Monday, November 03, 2008

Letting go of the Angry Fat Girl

I have been rereading Valerie Frankel's book Thin is the New Happy, and even though I complained about the lack of "how to" information the first time around, I realize that she did give us a lot of good information about the emotional process she went through to become a successful Non-Dieter. A lot of the work she did was letting go of the emotional baggage that she believed was related to her physical baggage. She had to forgive a lot of stuff, from her mother's constant haranguing (doesn't seem like she's quite over that one yet) to a thoughtless comment from her husband, to the kids in school who used to throw things at her and call her fat. Though the old hurt is still there, she has given up the anger and resentment -- well, most of it, anyway. I think she also has loosened her grip on the idea of herself as "fat," which didn't fit too well most of the time anyway.

I'm trying to do the same thing. I want to get over old hurts and resentments and stop thinking of myself as a fat person. Two summers ago, when I was still a graduate student, my very tiny co-worker said, "You always talk about yourself like you're a big person, but you're not. You're actually kind of small." At the time, I was exercising regularly and walking to work, and I had taken off a few pounds. But the real magic happened after that comment, when I started to internalize this new idea of myself as a kind-of-small person. I really have noticed that how I think of myself is really important. When I started at my last job, I was fairly thin but there were many really weight-focused people talking up the dangers of carbs in the organization. I was already worried about fitting in, and I became very self-conscious about my size, which didn't lead to positive, life-affirming behavior. I can trace a lot of my major gains to getting hung up on my size, trying to whip myself into shape, and then rebelling and gaining weight. This is the cycle that I'm trying very hard to break. I don't want my self-image to swing around wildly with every offhanded comment I get on how I look or what diet I should be trying. I want a positive self-image and the sense that my body is completely my business and my responsibility, no matter what anyone thinks.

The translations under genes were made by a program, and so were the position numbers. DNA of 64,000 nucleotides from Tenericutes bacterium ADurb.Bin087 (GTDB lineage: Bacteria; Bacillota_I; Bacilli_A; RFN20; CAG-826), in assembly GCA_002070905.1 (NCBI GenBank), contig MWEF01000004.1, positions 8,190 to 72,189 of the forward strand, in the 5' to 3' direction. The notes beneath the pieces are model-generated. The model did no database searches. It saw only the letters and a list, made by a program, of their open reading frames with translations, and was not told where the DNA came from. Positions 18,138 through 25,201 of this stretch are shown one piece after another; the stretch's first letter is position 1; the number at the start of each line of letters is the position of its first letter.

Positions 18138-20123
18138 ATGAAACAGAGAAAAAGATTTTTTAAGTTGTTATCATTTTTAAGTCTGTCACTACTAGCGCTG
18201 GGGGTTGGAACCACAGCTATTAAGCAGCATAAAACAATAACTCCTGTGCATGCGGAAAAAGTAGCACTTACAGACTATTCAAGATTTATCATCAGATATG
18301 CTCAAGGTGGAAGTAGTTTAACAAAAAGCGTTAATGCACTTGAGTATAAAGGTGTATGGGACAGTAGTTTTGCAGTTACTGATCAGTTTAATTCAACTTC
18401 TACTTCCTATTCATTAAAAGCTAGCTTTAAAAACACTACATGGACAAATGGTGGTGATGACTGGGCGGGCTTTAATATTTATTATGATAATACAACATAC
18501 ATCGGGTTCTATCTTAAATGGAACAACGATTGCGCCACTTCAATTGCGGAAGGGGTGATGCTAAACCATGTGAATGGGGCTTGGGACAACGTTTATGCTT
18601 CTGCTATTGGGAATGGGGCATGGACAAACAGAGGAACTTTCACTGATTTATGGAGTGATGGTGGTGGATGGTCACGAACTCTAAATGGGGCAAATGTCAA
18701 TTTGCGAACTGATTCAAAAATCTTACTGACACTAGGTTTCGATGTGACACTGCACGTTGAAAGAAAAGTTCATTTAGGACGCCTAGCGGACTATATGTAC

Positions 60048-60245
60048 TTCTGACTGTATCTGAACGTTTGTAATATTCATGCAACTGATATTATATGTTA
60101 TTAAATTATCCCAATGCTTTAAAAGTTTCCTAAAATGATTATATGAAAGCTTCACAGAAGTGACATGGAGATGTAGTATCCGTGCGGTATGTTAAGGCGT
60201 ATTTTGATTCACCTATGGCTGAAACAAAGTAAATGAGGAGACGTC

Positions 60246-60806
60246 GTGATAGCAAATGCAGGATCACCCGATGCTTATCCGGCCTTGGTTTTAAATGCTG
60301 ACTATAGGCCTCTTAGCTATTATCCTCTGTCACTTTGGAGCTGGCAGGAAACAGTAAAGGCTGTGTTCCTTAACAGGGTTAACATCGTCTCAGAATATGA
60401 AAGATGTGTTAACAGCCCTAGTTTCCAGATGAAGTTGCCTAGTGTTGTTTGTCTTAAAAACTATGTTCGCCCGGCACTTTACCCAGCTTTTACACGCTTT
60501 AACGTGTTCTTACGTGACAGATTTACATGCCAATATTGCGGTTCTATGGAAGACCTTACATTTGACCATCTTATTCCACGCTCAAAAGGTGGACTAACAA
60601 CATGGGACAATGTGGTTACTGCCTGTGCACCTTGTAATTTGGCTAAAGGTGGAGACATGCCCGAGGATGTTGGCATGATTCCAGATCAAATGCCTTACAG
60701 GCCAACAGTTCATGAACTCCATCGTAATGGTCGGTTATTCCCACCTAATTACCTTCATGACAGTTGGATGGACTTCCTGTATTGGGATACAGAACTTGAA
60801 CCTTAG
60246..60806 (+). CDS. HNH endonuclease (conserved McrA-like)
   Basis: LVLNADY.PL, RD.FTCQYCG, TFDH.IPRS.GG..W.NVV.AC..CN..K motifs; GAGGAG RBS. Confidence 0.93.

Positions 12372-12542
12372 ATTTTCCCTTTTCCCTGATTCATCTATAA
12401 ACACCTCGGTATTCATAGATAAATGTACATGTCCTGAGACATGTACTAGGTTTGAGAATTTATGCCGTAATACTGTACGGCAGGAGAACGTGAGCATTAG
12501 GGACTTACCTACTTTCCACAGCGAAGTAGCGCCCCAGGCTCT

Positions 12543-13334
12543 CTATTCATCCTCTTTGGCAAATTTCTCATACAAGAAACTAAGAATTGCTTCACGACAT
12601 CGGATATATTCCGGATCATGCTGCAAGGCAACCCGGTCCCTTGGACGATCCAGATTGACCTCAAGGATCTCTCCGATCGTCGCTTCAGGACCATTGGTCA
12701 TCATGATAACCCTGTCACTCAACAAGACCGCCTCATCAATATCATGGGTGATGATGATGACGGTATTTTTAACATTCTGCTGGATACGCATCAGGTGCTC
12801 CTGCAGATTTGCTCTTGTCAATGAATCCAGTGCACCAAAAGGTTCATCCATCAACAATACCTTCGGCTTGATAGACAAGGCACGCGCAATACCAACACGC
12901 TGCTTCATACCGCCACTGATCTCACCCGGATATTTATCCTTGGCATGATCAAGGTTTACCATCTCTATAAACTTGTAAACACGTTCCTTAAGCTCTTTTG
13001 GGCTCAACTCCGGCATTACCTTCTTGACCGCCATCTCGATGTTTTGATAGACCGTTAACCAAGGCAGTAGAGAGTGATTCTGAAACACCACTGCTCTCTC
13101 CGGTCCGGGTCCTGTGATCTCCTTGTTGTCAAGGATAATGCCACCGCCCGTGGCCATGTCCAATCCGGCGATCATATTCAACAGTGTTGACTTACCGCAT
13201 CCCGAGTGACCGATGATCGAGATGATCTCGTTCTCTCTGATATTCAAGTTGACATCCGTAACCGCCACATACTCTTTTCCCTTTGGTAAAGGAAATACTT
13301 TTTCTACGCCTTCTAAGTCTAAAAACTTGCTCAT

Goodnight, dear blog readers. Hopefully tomorrow at this time, we'll have a pretty good idea that Obama has won the election!


  1. Ooooh I struggle with the same thing! Wouldn't life be wonderful if everyone had one of those people around to say "You ARE small!" Although my self imagine isn't entirely my issue, its a piece of my mess... thank you for the post!

  2. Hey! I saw on elastic waist you said Jillian Michaels has a podcast. Do you mind letting me know where it's at, I'd love to listen!


  3. That book sounds great. Letting go of the baggage was a HUGE part of my weight loss process, having a new relationship with myself, and giving up the need to feel bad about myself. Yes, it was a need, a self defeating thing I did over and over because I may not have believed I deserved to be happy. The emotional healing was the key. I know how to treat myself today, with kindness and understanding. Changing my thoughts, changed my actions and changing my actions changed me even more..

  4. The baggage is a lot harder to lose than the pounds, and those are hard enough. You're focusing on what matters most to you, and as always, gave me something important to think about.

  5. Interesting thoughts. Part of my image issues include wanting to be big in order to protect myself. It became obvious to me when I found I wanted to be taller than others and that expanded to just not wanting to be small because I could be taken advantage of by big people.

    It's important to me to learn to value happiness over thinness instead of trying to eat my way to happiness.


"Count your calories, work out when you can, and try to be good to yourself. All the rest is bulls**t." -- Jillian Michaels at BlogHer '07